Byron Pakula graduated from our MIDEA program (now part of the Masters of Sustainability) in 2005. He is currently based in Jordan as Country Director for ACTED (a French NGO) to help with the Syrian refugee crisis. He recently worked on food security in South Sudan. Before that, he spent two years in Kyrgyzstan working on programs in agricultural development, disaster risk reduction, and natural resource management. We recently caught up with him, and asked him some questions about his career and educational path.
Why did you choose your current career path?
I have had a love for agricultural and natural resource management for many years, while my wife has been oriented towards humanitarian disputes. By following this career path of international development and humanitarian work, we have both been able to contribute to goals we believe in, while also discovering amazing new parts of the world.
What did you major in before you decided to pursue your Masters, and why did you choose the Monash MIDEA program?
Hah, I’m a failed economist! But I still believe in the principles of economics, and the fact that the market system can be used quite effectively to support agricultural development as well as environmental management.
When did you finish your Masters and what have you been doing since?
I finished the M.IDEA program in 2005, and chose to do it part time so I could continue working while studying. As part of MIDEA, I went to Bangladesh as an Australian Youth Ambassador for Development, where I did research in one of the most amazing places in the world – the Sundarbans, a wetland on the border with India. I wrote this up as my research paper, and afterwards continued to travel and work throughout Sri Lanka with the Red Cross as part of the Tsunami response team. I went to Kyrgyzstan with ACTED – a French NGO – where we worked on agricultural development, natural resource management, disaster risk reduction, and other development and humanitarian projects. Now I am the Country Director for ACTED Jordan, where our team is supporting the Syrian Refugees both in the refugee camps and hosted by the Jordanian community.
What are the most valuable professional skills you’ve gained from MIDEA?
I was very fortunate in the MIDEA that I was able to pick up so many skills and undertake so many subjects that I had not been exposed to before. However, I think the most valuable skill I gained was how to link different pieces of a complex jigsaw puzzle together. For understanding poverty and the environment which I spend much of my days doing, this is really important.
What advice would you give students wanting to pursue careers in International Development and Environmental Analysis?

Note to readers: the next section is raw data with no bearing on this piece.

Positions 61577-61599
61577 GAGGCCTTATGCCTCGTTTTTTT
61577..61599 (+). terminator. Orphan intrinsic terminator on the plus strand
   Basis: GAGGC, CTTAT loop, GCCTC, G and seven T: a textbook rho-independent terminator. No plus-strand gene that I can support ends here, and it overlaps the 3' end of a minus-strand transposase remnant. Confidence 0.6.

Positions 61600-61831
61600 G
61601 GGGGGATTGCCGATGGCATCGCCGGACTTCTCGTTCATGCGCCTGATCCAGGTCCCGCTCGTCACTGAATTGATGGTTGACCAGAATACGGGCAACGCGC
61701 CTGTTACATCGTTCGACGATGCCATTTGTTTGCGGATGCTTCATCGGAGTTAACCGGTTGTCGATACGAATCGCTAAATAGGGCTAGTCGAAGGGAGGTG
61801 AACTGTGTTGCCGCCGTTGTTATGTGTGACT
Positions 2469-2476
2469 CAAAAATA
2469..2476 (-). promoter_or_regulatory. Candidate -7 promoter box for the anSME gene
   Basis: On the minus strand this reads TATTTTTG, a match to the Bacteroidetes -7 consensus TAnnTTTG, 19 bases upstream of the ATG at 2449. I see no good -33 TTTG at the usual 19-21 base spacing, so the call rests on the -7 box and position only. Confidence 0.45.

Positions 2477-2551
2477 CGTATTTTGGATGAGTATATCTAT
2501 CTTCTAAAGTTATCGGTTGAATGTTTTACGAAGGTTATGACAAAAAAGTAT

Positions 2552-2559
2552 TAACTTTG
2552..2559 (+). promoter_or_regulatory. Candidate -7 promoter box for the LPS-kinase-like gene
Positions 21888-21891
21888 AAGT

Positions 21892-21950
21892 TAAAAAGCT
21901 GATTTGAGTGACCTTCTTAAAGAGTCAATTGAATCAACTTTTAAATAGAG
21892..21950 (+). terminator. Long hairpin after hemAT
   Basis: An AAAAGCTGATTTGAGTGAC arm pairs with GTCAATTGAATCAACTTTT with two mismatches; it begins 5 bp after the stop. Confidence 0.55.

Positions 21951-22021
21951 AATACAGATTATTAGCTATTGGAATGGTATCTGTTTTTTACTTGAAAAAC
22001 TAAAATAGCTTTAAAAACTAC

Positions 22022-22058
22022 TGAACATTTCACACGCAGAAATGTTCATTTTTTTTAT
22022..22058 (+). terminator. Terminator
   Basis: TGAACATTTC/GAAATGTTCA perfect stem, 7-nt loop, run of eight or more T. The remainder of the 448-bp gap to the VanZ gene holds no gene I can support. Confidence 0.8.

Just go for it! I think a lot of people get shy about it because it is hard to enter the industry with so many young, smart and dedicated people trying to start a career in International Development. So it’s important to be willing to volunteer for long periods of time just to learn how the international development works, and build up networks with the right people in the right places.
Based on your experience, what are the emerging opportunities and challenges in this professional field of work, and what new skills should our students require?
The international development and environmental sectors continue to evolve, with new theories and practices being adopted really quickly. It’s important to keep up to date with all the new trends out there, and to understand how to put this in to practice.
Tell us about the most rewarding experience in your career since MIDEA
ACTED has a really good internship program for people trying to start a career in international development. Through my time with ACTED, I have seen around 15 young dedicated people from around the world spend six months in some really challenging work and living environments. Without a doubt, the most rewarding experience I have is after their six month intern, sitting down and talking to them to understand how they have developed personally and professionally as a result.
And the weirdest one…
Kyrgyzstan has some amazing mountains. Absolutely beautiful snow-capped peaks with yurts and communities scattered throughout the valleys, with herds of cattle feeding on the pastures. Seeing a horse festival between villages in some of these remote places definitely conjures up some weird experiences – like seeing a horse race start, everyone turning around and wrestling with each other, only for one hour later to see the horse race coming over a mountain from a completely different angle. There are some strange and wonderful traditions…